Summer Movie Showdown: "Alien" Review

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The crew of a commercial deep space mining ship, investigating a suspected S.O.S., lands on a distant planet and discovers a nest of strange eggs.
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Summer Movie Showdown: "Alien" Review

-- Rating: R
Length: 117 minutes
Release Date: May 25, 1979
Directed By: Ridley Scott
Genre: Sci-fi/ horror

"Alien" combines the best of horror and science fiction in what has become a classic movie from the 1970s. Movie studio 20th Century Fox took a chance with a fairly new director and relatively unknown cast, and the risk paid off. The movie received rave reviews and achieved box office success, grossing more than $100 million in domestic and international receipts.

What makes "Alien" so different from the current crop of science fiction films is that it took a hard lesson from movies like "Jaws" and "Halloween" and allowed the suspense to build to a crescendo by focusing more on the buildup to the action rather than the action itself. That is not to say that the film doesn't have its fair share of action, violence, and gore; it just takes its time getting there to put the audience firmly on the edge of their seats.

The story begins on the deep space commercial towing vehicle, Nostromo, which is on its way back to Earth with a load of mineral ore. The ship has a crew of seven, including Captain Dallas (Tom Skerritt), Warrant Officer Ripley (Sigourney Weaver), and Executive Officer Kane (John Hurt). The ship's computer picks up a strange signal that seems to be coming from a nearby planet, and the ship's crew assumes it is an SOS.

After a rough landing that leaves the Nostromo severely damaged, three of the ship's crew members take off to investigate where the signal might be coming from. They discover a wrecked spacecraft, and they lose all contact with the rest of the crew upon entering it. They soon discover the pilot's remains and a strange cargo of eggs. Meanwhile, back on the Nostromo, Ripley completes her analysis of the signal and comes to the conclusion that it was a warning and not an SOS.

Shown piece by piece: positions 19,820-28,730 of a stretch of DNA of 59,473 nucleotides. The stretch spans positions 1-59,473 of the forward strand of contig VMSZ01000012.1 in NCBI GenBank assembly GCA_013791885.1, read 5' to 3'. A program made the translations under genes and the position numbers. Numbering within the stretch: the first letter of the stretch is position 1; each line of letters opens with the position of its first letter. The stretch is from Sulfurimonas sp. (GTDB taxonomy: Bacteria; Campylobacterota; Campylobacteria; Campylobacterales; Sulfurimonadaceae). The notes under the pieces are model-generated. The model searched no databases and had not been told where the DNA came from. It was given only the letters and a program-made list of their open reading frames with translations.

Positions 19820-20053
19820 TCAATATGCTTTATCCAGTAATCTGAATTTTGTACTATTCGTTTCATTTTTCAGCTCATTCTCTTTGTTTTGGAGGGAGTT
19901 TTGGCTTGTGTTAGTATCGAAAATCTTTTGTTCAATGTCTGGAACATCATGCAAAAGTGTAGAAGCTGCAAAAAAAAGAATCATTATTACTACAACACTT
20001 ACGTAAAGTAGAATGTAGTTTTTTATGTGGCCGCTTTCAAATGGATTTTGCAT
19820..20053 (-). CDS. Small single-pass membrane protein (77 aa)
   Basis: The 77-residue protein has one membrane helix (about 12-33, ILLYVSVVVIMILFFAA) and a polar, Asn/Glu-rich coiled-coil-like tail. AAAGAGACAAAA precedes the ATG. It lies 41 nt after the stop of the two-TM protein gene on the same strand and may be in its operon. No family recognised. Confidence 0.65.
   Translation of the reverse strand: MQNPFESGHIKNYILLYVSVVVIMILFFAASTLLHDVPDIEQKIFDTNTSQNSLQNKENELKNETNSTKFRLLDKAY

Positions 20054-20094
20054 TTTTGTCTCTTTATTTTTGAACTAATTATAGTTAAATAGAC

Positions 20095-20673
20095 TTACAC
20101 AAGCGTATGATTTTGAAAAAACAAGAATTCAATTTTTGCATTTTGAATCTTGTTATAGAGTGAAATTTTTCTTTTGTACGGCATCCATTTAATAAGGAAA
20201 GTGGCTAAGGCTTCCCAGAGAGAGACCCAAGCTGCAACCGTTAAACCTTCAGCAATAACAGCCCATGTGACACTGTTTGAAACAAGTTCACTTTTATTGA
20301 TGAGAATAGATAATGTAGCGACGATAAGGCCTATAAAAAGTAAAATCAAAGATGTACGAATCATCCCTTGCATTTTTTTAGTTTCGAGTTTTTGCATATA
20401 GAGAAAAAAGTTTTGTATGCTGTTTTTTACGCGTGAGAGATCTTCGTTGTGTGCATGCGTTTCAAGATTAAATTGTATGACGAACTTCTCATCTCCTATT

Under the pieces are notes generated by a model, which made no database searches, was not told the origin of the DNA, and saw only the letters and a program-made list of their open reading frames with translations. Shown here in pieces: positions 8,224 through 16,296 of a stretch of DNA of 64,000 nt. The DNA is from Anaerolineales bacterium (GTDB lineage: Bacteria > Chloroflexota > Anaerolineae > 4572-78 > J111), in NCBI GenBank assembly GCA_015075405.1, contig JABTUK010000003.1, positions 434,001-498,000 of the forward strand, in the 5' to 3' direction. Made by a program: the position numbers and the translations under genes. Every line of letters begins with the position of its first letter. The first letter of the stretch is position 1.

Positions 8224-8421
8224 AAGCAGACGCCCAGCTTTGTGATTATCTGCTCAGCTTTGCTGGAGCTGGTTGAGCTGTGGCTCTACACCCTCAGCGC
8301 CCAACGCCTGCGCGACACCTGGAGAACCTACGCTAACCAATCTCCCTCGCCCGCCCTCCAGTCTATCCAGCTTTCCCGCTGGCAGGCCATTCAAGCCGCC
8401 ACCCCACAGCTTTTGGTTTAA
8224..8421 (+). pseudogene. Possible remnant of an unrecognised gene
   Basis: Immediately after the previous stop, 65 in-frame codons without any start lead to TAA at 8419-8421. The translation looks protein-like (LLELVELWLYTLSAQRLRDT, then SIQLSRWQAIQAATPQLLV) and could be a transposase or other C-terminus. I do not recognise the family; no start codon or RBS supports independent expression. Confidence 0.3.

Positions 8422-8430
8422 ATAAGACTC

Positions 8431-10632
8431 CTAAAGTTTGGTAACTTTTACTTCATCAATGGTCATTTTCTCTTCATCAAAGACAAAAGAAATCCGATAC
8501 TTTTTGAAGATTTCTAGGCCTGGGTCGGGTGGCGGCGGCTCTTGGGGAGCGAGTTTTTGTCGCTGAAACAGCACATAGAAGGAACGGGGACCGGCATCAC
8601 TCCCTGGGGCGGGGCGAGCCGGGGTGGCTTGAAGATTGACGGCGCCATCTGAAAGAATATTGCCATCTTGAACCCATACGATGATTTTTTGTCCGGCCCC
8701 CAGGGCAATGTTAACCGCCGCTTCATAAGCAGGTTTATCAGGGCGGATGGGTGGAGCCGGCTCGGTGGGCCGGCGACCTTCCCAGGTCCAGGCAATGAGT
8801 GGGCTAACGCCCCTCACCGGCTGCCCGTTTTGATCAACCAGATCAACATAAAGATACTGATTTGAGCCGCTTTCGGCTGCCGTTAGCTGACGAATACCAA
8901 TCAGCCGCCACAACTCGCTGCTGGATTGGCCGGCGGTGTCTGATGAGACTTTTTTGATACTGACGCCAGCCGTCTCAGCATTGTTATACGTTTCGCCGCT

The unsuspecting crew members who are investigating the spacecraft are unaware the eggs are actually alien embryos, one of which manages to hitch a ride back to the Nostromo on Kane. Throughout the movie, the alien shifts shapes and manages to elude the crew who are out to destroy it, despite orders from their superiors to capture it and bring the alien back to Earth, so they can investigate its use as a weapon.

From latching onto faces to bursting out of crew member's stomachs, the alien manages to elude capture. Its body oozes some type of substance that can dissolve the materials around it, wreaking damage to the ship and puzzling the crew. In the end, the alien is destroyed and the only surviving crew member, Ripley, is safe and on her way home safely.

"Alien" was no stranger to the awards circuit, winning an Academy and several Saturn Awards. All told, it wound up winning thirteen awards and had an additional twelve nominations. In 2002, the movie was inducted into the Library of Congress National Film Registry, and the American Film Institute ranked it among the top ten films of all time in the science fiction genre.

"Alien" was director Ridley Scott's second feature-length film, coming just two years after "The Duellists," although he started directing in 1956. He continues to direct big-screen films, with credits to his name for "Blade Runner," "Thelma & Louise," "Matchstick Men," and "Robin Hood." Although he was nominated three times for an Academy Award for "Black Hawk Down," "Gladiator," and "Thelma & Louise," he has yet to bring home an Oscar.

"Alien" was actress Sigourney Weaver's true breakout role. Prior to the filming, she had played a bit part in the smash hit "Annie Hall," had a small role in "Madman," and had appeared in two television series. "Alien" won her critical acclaim across the globe, and it cemented her place on Hollywood's A-list of celebrities. In addition to taking on the lead role in the 1986 production of the sequel "Aliens" and the 1992 film "Aliens 3," followed by "Alien: Resurrection" in 1997, she also had major roles in hit movies such as "Ghostbusters II," "Imaginary Heroes," and "Avatar." Her work has garnered her nineteen awards and an additional thirty-two nominations.

While the entire cast, which included Tom Skerritt, Veronica Cartwright, Harry Dean Stanton, and John Hurt, did a fabulous job of making this movie the classic film that it is, they all wound up taking a back seat to Sigourney Weaver. The fact that their characters all died in the first film of the franchise is a good indication that this is the way it was meant to be. It was a huge risk for a studio to take a relatively unknown actress and give her so much power, but it was a risk that paid off handsomely despite the fact that the sequels didn't have quite the success of the original.

Rating: 4 out of 5